I served mine with half a pulled pork sandwich with Dinosaur Barbecue sauce, the leftovers from Matt’s Sunday session with our smoker.

Fill to the Max

This is going to be another recipe designated as “healthy.” It happens to involve lentils again, and I’m sorry for the lack of variety so far in that department. I swear I’m not that obsessed with lentils. Though it is impressive how satisfying they can be, acting as a protein-provider in the absence of meat. Vegetables are the star in this one.

Let me talk a little bit about the ingredients. This recipe calls for another one of those herb bunches, this time: mint.
I had bought the mint a few days earlier, actually, to use in a recipe for chicken biryani. Where is this recipe, you ask? Well, it wasn’t exactly…good. My version of this Indian rice dish with spices turned out bland! There were a few problems. Even though I went as far as to use some whole spice freshly ground, I didn’t have all of the exact spices. (Apparently, BLACK cumin seeds are a critical ingredient in garam masala). And I was cooking with a friend with whom I was also catching up, and I was distracted and didn’t taste until it was too late (thank goodness Tom Colicchio wasn’t judging). We all ate it anyway, of course, with the help of good old pepper and salt. Perhaps I’ll try this again and apply what I learned and tell you about it then.


Please forgive the white balance problem with this picture. One of these days I’ll work on photo editing. My kitchen window frame and walls are not actually that yellow-orange.

I picked up the asparagus, red pepper, and red onion for this recipe. My red onion was actually large enough that I used half of it thinly sliced in a simple salad with two small fresh vine tomatoes, chopped and one sliced avocado in a cider vinegar/lemon-lime juice vinaigrette (to satisfy a craving for a dish that had been served at Matt’s Aunt and Uncle’s Easter feast). Asparagus represents Spring, of course. In fact, it was a beautiful, bright sunny afternoon/evening when I made this food, with the early bulbs in bloom in my garden. Here’s a look at the view of my back yard from the window by my kitchen counter:

And I love, love, love keeping goat cheese on hand. I can eat that stuff with almost anything–greens, vegetables, legumes, grains, pasta…you name it. Remember, I had it on the kale pizza last week.

Let’s get to it:

Lentil Salad with Roasted Veggies
from Good Housekeeping‘s March 2013 “Dr. Oz’s 7-Day High-Energy Meal Plan” article
2 cup dried green lentils, rinsed and picked through
1 pound asparagus, trimmed and cut into 1-inch lengths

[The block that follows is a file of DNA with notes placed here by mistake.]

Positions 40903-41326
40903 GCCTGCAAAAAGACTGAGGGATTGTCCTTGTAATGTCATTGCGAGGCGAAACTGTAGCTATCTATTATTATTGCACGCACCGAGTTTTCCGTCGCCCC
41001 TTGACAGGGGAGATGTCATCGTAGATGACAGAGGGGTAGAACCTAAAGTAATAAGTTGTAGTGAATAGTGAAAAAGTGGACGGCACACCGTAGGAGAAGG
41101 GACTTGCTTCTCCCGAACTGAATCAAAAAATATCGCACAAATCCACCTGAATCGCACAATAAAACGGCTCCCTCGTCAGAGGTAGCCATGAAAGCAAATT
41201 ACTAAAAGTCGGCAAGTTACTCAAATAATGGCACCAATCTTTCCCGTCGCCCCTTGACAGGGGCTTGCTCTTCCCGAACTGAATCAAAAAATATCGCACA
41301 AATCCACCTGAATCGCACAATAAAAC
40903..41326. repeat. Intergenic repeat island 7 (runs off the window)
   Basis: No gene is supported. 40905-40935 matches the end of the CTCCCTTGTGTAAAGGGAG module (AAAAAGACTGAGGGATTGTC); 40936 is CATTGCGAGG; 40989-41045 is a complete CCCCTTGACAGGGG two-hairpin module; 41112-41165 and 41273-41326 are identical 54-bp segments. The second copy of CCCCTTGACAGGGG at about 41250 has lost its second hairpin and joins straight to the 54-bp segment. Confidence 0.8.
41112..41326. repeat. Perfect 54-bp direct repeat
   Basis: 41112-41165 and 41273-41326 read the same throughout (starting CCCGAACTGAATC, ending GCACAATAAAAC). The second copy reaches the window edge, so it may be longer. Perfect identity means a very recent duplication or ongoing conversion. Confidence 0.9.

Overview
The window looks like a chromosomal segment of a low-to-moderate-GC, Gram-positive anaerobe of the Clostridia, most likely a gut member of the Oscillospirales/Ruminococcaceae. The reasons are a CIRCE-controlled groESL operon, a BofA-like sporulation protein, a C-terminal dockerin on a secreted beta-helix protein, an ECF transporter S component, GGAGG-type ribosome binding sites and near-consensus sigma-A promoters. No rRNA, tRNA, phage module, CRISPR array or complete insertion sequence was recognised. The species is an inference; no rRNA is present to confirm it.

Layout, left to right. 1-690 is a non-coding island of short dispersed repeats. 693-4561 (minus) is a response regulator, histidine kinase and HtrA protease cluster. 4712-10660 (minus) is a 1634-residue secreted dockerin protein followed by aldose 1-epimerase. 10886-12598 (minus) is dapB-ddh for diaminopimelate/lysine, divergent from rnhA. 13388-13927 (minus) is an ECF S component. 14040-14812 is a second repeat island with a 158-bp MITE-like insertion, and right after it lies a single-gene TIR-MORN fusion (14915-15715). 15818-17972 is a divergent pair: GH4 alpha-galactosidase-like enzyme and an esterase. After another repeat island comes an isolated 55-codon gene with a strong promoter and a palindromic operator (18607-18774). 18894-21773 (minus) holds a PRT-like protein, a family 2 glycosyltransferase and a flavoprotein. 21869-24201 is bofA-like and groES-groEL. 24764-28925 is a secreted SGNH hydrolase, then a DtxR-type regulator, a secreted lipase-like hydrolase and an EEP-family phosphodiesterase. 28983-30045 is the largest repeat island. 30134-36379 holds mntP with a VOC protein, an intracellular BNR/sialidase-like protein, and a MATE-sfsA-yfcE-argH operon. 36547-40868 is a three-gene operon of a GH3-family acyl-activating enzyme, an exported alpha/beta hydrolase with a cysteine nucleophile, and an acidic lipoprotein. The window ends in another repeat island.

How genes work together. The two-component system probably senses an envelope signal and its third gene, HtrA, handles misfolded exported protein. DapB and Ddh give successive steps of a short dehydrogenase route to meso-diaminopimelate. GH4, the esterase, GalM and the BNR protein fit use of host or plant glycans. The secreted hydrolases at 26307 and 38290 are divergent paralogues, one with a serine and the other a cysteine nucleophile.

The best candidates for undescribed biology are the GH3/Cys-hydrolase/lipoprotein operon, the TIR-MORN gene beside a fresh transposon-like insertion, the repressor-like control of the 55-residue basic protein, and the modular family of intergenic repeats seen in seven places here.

1 small red pepper, chopped
1 small red onion, chopped
1 tablespoon olive oil
3 tablespoons extra-virgin olive oil
3/4 teaspoon ground cumin
1/4 cup (from 2-3 limes) fresh lime juice
1/3-1/2 cup fresh mint leaves, finely chopped
Mixed greens
2 ounces soft goat cheese, crumbled

Preheat the oven to 450 degrees F.

In 4-quart covered saucepan, heat 6 cups water to boiling on high. Stir in lentils. Reduce heat to maintain simmer. Simmer, covered, 25 to 30 minutes or until tender, stirring occasionally. Drain well.

Meanwhile, in large jelly-roll pan, toss asparagus, red pepper, and onion with 1 tablespoon olive oil (regular olive oil stands up to heat better), 1/2 teaspoon cumin, and 1/4 teaspoon each salt and black pepper. Roast 18 to 20 minutes or until tender, stirring and turning pan halfway through.
For the dressing: in a large bowl, whisk together lime juice, mint, 3 tablespoons extra-virgin olive oil, remaining 1/4 teaspoon cumin, and 1/4 teaspoon each salt and black pepper.

Add hot lentils and vegetables to dressing; toss until well coated. Divide greens among serving plates. Top with lentil mixture and goat cheese.

I ate this warm for dinner. I took a leftover serving to work the next day and ate it cold for lunch–it works that way too! I mentioned the high protein content earlier, and the high fiber also makes it filling. Those facts were clear later in the afternoon, when I felt no need for a 2:30pm snack. HIGHLY unusual.

Happy Spring!

Bready Goodness

I am very lucky to have a husband who likes to bake breads, pizzas, rolls, etc. I bought him some sourdough starter a couple of years ago, and ever since, as he has kept it alive with regular “feedings,” and remained fairly committed to using it often. Since we are a family of two, and we liked to vary our diets, this habit keeps our freezer well stocked with pre-made pizza dough, or leftover bread which I have sliced or cubed. (That is one thing he doesn’t do — put away the leftovers. After all the work he puts into the risings and the kneadings, once it comes out the oven, he would have it left out on the counter going stale for hours or days if it wasn’t for me! I suppose we make a good team.)